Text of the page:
Introverts, Extroverts and the Energy of August

I was talking on the phone the other day to an old friend –the kind of old friend you can admit anything to—and I let slip that I really didn’t like high summer that much. My friend agreed. I was surprised, since I’d expected that saying I don’t like high summer is tantamount to being a traitor to human-dom.

I once read that extroverts recharge by being with other people and introverts recharge by being alone. Within that definition, I am an introvert. Being around human activity wears me out. And summertime—mid-August in particular—is bursting with human activity. People are desperately on vacation. The roads are crowded with vehicles loaded to the gills with pods and bike racks. Vacation spots are crowded–even my pond gets busy.

 All this frantic desire to have a good time in the one or two weeks of allotted vacation time—a desire that often results in a great deal of loudness and pushiness—is in contrast to what is happening in nature.

In nature, high summer is a languid time—drowsy and sated. The broods are raised, the fruit is fruiting and things are going to seed. It is a time of rest and recovery.  It is a time of peaceful ease. Yes, the natural world does have a loud and pushy time of year, but it is not August; it is spring.

I suppose it is my sense of this screeching against the natural order of things, like a train off its rails, that is at the root of my aversion to high summer. I want it to be a time of rest, but it rarely is.

Come September though, with its wine sweetness of fall days, people drift back to their homes and their routines. Things shift and settle into their natural track once again and introverts like me breathe deeply, welcoming the quiet, full days.

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Every Once in a Long While

Every once in a long while, I will spend the entire day reading. Not for work, not for school, just for pleasure. It’s a rare combination of: having a book I want to read, a release of my usual discipline around tasks I have assigned myself, and a general fatigue.

Today may be one of those days. I have discovered that Barbara Mertz, aka Elizabeth Peters aka Barbara Michaels are one and the same. Elizabeth Peters is the author of the Amelia Peabody series—Amelia being an intrepid, formidable Victorian lady who helps her husband in his archeological digs in Egypt, and solves mysteries along the way. A more apt example of the saying: “The man is the head but the woman is the neck––and the neck turns the head” isn’t to be found in storytelling. I love Amelia.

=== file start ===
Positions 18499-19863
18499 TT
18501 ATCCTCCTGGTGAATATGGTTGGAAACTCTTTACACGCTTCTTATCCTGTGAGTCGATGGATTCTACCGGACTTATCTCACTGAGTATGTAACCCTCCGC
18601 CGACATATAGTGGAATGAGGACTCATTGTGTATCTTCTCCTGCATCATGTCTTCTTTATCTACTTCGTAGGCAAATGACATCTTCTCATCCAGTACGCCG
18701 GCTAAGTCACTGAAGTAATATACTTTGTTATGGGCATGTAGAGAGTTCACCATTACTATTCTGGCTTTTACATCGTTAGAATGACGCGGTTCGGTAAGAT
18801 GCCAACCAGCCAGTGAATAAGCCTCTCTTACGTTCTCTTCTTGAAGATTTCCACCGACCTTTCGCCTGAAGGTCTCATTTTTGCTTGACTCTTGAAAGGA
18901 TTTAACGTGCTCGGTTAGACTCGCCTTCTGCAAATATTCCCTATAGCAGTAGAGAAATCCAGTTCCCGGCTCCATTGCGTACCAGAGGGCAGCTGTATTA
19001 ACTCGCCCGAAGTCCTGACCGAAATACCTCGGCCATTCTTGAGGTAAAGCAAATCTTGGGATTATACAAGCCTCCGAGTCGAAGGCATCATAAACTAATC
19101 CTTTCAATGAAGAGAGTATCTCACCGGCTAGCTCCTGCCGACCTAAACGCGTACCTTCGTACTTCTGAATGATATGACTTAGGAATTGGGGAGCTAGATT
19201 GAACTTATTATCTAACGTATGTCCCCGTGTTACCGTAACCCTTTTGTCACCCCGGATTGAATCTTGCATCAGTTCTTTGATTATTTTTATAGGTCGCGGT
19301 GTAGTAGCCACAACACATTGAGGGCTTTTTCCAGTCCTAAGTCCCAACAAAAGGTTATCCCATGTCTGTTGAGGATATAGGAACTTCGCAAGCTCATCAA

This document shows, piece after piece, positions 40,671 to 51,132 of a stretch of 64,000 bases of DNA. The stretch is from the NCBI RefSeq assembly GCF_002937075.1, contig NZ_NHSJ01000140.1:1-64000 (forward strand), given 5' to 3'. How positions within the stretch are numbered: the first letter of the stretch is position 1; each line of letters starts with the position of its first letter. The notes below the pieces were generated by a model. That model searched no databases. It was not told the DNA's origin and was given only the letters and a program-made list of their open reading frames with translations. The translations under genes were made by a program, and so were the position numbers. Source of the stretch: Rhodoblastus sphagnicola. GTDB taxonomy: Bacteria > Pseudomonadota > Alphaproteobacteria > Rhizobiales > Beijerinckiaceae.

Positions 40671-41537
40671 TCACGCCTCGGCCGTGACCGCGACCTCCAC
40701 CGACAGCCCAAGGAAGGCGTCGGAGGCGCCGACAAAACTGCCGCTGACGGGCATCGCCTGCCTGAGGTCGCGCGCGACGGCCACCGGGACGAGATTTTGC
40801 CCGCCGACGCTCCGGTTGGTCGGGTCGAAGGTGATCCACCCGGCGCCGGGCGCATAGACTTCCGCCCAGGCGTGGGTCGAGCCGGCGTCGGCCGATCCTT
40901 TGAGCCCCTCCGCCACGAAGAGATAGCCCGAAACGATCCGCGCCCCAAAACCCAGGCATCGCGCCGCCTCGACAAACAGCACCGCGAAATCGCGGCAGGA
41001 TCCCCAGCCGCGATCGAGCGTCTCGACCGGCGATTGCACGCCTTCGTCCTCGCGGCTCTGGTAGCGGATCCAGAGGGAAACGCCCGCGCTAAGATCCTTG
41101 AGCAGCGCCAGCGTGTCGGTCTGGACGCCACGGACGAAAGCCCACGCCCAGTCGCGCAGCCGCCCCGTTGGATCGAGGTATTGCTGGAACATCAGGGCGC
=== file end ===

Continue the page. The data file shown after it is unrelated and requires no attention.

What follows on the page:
When I discovered, earlier this week, that the author of my beloved Amelia Peabody series is also Barbara Michaels, author of gothic-y galloping good stories, I tingled. It was like discovering a sumptuous room in a house you thought you knew every corner of. So I went to the library and took out the three Barbara Michaels books they had. I have started one and it has all the book elements of a day long read—not too complex, a good story, strong protagonist and a wee bit scary.

Add to that, the full moon that has disturbed my sleep this week (general fatigue) and the completion of two flogging tasks a few days ago (release of self-discipline) and I’ve got the table laid for a day of reading.

I hope your day is a pleasant as I expect mine to be.

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Spinning

I’ve taken to spinning on the deck these fine August mornings, and by spinning I mean spinning wool. I have fifteen pounds of merino I want to spin up to eventually weave into a blanket on the eighteenth century loom I finally resurrected here.

Nothing makes me happier than that loom. It is built like a house (an old house) out of squared timbers, mortise and tenon jointed. Given the age of the loom, the timber used to construct it—something fine-grained like maple—is virgin. The built-in seat is chestnut and the back beam, a massive round piece, is a tree trunk. It is a piece of machinery that was made to weave all the cloth used for a family of that time. None of this fiddly craft stuff. That is what I love about it—its utilitarian integrity. Which brings me back to spinning.

Not many people spin fiber these days, since there’s no need. Our clothes come from the store. But spinning is much more than a long-forgotten, unneeded task; it’s a state of mind. When I first started spinning this merino, I was frustrated because it was different from the wool I was used to. It had a shorter, finer staple (the length of each individual fiber) so my usual long-draw method of spinning didn’t work. I had to re-learn it. My hands had to become comfortable with a different way of doing things and my brain had to tell my hands what to do. Spinning uses both sides of the brain—the left, logical side calculates pressure and drafting angle, while the right feels the twist and intuits the motion. When it all goes properly, the logical structure set up by the left-brain becomes second nature and the intuition of the right brain works unimpeded within it.  When that happens a sort of magic occurs. You are in the flow.